Receiving Line Etiquette


-by Lisa
The receiving line is a lovely tradition. It gives the couple, their parents and wedding party the opportunity to great all guests. In a large wedding, this may be the only opportunity for guests to offer their congratulations to the newlyweds. The receiving line traditionally takes place at the reception, but can also take place at in the Church vestibule or on the stairs right outside - time permitting. A church is the ideal location to hold your receiving line, if all guests are not invited to the reception. As an alternative to the receiving line at the Church, the Bride and Groom can re-enter after the processional to greet guests as they exit the church - which eliminates awkwardness if the parents are divorced or do not wish to participate in a formal receiving line.

Participants of the receiving line are as follows:

Receiving line without fathers

1. Mother of the Bride
2. Mother of the Groom
3. Bride
4. Groom
5. Maid or Matron of Honor (if you have both, the Matron of Honor comes first)
6. Bridesmaids (in order of age)

Receiving line with fathers

1. Mother of the Bride
2. Father of the Groom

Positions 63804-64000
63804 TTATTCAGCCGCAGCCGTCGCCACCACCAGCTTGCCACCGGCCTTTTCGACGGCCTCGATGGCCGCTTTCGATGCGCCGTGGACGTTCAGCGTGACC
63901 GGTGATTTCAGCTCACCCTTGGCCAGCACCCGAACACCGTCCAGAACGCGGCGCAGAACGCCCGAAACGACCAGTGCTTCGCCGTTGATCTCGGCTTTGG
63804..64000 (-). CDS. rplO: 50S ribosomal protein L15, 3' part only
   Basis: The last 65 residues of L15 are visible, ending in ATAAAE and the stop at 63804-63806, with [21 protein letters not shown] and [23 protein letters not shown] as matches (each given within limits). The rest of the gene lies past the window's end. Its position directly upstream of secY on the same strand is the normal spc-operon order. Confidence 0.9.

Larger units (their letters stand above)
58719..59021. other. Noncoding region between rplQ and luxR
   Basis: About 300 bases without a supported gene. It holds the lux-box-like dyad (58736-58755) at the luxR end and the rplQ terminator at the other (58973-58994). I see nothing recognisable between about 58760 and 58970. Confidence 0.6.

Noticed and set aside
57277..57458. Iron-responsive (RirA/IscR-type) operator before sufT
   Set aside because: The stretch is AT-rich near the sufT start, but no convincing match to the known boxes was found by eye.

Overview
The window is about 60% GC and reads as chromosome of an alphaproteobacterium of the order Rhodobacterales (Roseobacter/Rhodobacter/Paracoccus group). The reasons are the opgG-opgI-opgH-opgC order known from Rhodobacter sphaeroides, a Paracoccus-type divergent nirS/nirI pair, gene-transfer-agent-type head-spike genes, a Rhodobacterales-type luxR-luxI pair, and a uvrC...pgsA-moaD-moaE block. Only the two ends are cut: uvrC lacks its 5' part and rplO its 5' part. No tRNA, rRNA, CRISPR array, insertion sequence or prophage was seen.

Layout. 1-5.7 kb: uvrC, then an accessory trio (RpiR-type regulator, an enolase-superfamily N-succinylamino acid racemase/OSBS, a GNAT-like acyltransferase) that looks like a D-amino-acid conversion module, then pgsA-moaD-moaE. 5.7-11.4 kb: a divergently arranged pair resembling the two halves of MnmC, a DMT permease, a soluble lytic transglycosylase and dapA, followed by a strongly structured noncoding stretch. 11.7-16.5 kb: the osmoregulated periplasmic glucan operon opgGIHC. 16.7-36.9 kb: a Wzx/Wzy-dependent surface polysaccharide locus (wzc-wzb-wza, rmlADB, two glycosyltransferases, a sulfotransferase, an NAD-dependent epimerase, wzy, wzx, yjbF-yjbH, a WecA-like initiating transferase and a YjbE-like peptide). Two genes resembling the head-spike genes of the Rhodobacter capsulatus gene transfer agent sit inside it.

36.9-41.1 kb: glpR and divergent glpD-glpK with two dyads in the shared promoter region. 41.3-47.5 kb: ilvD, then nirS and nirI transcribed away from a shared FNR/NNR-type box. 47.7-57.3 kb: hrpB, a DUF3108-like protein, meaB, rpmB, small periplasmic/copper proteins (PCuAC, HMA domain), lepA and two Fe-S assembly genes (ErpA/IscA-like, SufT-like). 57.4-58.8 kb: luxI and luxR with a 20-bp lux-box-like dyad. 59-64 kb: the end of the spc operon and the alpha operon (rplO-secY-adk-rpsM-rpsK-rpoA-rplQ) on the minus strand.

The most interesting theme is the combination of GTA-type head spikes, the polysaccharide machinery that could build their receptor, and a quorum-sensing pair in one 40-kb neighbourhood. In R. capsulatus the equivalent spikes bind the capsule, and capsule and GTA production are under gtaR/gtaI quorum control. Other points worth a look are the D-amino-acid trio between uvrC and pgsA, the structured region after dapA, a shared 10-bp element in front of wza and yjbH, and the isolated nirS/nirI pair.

3. Mother of the Groom
4. Father of the Bride
5. Bride
6. Groom
5. Maid or Matron of honor (if you have both, the Matron of Honor comes first)
6. Bridesmaids (in order of age)

Who you include in your receiving line is up to you. I often suggest that you eliminate wedding party members (Bridesmaids and Maid/Matron of Honor) to save time. Ultimately, your guests want to speak to you and your parents. It’s totally acceptable not to include Fathers, and instead they can circulate amongst the crowed. If Mothers are remarried, Stepfathers can be included if you wish.

Just as some line tips.

1. As stated above, only include the essential members - so that your guests do not face a long and tedious wait.

2. Serve refreshments to your guests while they wait.
3. Conversation should be brief but pleasant.

4. The Bride (and Bridesmaids if included) should keep the bouquet in their left hands, or place it to the side while in the line.

5. Any accessories worn during the ceremony should be worn in the receiving line (hats, gloves, etc).

6. The Bride can kiss those guests which she knows well; otherwise a handshake is appropriate.

Some couples elect to eliminate the receiving line, instead, circulating with their guests throughout the reception. If you choose to eliminate the receiving line, you have the responsibility of greeting each and every guest at the reception.

3 comments:

jenny said...

Hey Lisa you have been go through very good dressing and well blessings from parents also..Have good life ahead.

r4i

Jen @ 1 Mother of the Bride said...

Although I love the tradition of the receiving line, it can be rather tough on couples with divorced parents. As a divorced mum, standing next to your ex in the receiving line, could just add to the awkwardness of the wedding day. This may be part of why there's a move away from this tradition to something more informal.

Rachel said...

Great info and super helpful! Thank you!

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